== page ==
135. So the user cannot plug the Cardano into an insecure PC.
  136.  
  137. If the user cannot plug the Cardano into a secure PC (at the stated level of abstraction), and the user cannot plug the Cardano into an insecure PC, then the Cardano A is unfit for any purpose.
  138.  
  139. At a minimum both of these attacks must be mitigated.
  140.  
  141. ------------------------------------------------------------------------------------------------------------------------
  142.  
  143.  
  144.  
  145. This is a general overview of the way in which the Cardano is unfit for any purpose today.  The analysis does not depend on very specific implementation details - but rather, on the high-level architecture chosen as well as a frank reading of the abstraction (interface; suggested usage) offered to the user.
  146.  
  147.  
  148. I am in love with the idea of the Cardano, and would be extremely interested in suggesting improvements to the Cardano A that would mitigate all of these vectors and make it supremely fit for purpose.
  149.  
  150. In addition, I believe that the idea behind the Cardano - the Idea - has a target audience of 100 million people.  I would propose suggesting a 20-50 page high-level (architecture-level) design document outlining the architectural proposal for the Cardano B.  It would be the same basic idea - a very good idea - brought to a far wider audience.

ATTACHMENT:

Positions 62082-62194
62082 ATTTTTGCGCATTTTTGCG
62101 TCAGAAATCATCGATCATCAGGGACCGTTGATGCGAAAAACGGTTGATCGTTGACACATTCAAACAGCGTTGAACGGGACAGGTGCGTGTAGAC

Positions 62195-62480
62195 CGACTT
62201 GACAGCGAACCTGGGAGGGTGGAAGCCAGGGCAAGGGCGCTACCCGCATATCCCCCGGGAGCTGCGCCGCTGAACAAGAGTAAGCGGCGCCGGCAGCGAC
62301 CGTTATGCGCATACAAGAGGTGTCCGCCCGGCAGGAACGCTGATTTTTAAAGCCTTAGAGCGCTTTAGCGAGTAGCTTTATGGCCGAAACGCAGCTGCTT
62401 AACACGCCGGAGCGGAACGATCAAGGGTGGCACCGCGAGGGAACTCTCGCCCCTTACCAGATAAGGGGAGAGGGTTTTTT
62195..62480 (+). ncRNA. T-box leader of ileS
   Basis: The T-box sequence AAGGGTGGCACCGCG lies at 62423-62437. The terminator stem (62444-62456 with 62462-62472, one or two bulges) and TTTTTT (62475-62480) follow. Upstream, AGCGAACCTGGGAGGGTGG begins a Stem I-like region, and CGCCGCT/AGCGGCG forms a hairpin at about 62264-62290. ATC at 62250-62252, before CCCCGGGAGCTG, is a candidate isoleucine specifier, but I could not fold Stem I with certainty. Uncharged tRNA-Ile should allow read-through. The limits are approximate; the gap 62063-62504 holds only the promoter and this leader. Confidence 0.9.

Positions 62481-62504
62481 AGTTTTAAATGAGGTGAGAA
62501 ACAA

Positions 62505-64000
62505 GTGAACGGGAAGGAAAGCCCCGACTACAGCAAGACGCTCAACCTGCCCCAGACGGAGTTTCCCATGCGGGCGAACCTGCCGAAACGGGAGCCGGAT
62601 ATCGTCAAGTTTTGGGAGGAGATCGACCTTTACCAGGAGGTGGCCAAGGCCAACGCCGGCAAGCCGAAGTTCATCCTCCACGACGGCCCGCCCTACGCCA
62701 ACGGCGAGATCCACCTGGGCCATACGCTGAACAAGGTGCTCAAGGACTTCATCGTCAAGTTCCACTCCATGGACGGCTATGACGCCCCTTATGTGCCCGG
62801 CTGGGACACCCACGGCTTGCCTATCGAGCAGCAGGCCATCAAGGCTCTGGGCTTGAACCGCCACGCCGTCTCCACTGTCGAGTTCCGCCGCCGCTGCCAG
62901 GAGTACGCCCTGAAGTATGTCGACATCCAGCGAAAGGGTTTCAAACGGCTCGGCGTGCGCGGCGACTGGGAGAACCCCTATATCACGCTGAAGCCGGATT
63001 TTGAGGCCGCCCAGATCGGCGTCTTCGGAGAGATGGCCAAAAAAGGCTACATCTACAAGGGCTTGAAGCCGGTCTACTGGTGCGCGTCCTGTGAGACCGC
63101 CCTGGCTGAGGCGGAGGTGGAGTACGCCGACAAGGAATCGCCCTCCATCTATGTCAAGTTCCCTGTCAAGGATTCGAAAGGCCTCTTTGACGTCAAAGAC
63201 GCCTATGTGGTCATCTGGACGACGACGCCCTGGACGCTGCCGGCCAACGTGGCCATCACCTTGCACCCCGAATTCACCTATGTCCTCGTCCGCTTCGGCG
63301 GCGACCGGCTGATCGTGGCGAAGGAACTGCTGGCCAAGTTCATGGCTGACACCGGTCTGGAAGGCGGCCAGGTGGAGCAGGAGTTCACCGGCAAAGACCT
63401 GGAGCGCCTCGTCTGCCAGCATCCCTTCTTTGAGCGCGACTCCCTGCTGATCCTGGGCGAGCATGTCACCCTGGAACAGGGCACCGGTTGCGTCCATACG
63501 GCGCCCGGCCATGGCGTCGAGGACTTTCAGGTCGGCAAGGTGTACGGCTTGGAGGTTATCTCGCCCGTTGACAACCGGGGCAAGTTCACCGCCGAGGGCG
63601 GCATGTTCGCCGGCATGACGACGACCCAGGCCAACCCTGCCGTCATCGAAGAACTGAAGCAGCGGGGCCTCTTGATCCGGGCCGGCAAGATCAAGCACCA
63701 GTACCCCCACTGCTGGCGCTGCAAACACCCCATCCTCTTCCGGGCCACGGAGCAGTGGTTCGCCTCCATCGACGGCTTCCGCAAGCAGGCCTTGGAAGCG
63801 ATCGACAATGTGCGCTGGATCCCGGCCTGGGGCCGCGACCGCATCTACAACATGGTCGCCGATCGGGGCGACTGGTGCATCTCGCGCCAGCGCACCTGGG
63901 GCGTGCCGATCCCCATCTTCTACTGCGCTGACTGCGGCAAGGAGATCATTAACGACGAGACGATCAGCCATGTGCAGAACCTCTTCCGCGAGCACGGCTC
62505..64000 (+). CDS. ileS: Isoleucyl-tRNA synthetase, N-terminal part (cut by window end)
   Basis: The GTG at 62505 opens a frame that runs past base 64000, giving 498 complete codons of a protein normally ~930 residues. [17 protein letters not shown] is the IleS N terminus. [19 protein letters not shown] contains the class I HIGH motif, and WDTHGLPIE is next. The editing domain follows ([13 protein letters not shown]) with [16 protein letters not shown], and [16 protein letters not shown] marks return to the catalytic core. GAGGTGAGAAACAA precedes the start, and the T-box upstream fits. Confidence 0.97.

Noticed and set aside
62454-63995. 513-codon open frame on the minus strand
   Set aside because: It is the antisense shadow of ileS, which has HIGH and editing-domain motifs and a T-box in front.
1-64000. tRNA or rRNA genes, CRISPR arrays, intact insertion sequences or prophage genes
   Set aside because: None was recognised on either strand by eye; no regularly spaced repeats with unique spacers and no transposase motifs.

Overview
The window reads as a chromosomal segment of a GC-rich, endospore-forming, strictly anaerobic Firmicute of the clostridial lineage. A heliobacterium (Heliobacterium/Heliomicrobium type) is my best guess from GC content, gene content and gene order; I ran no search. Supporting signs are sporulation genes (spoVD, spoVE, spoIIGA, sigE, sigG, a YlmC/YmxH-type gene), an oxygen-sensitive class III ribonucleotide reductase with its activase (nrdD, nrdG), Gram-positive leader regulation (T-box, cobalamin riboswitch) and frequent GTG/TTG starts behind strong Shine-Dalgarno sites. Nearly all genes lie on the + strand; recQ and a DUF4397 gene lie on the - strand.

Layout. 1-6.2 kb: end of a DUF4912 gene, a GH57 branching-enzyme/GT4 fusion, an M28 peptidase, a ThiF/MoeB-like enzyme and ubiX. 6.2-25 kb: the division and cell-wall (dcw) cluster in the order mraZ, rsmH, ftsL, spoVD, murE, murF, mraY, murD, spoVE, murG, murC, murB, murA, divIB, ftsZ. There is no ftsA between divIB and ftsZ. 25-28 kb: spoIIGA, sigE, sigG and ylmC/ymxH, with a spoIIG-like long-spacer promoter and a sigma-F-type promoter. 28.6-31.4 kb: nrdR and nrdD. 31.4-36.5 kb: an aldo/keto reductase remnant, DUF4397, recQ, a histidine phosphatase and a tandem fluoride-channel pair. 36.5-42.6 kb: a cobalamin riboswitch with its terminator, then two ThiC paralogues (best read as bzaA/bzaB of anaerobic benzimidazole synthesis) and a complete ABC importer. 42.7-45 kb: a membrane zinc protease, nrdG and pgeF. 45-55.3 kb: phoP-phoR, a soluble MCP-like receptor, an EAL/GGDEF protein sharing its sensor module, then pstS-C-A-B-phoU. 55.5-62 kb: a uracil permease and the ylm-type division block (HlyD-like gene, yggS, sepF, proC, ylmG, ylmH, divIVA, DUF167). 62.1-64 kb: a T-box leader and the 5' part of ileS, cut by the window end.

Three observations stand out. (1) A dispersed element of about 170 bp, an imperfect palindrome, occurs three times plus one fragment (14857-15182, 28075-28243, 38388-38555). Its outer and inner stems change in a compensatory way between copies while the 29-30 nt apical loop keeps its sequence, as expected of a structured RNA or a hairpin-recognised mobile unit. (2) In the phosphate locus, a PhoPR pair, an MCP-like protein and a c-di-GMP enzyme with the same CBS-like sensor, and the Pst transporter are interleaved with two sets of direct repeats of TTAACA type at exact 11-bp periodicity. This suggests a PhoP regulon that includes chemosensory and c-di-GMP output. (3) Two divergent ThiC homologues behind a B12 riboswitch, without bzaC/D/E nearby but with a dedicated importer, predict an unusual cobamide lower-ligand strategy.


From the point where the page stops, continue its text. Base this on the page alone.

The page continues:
151.  
  152. Ordinarily it is impossible to buy a clean and elegant high-level design that appeals to a hundred million people for $500,000.  (half a mil.)
  153.  
  154. I am happy to provide the above services at 5% of that cost, i.e. for $25,000 - paid half up-front in BTC (about 54 BTC) and half upon project completion (about 54 BTC).
  155.  
  156. The project is a simple high-level design document.  It will take me approximately 6 weeks plus a lifetime already amortized.
  157.  
  158. I very strongly support your project and beleive you can bring it to a very wide audience, and will vastly improve the state of security world-wide in doing so.
  159.  
  160. I hope you will give it all do consideration and respond at your earliest convenience.
  161.  
  162. The above analysis is not public and for your consideration persuant to my proposal, only.
  163.  
  164.  
  165. Rob Whiz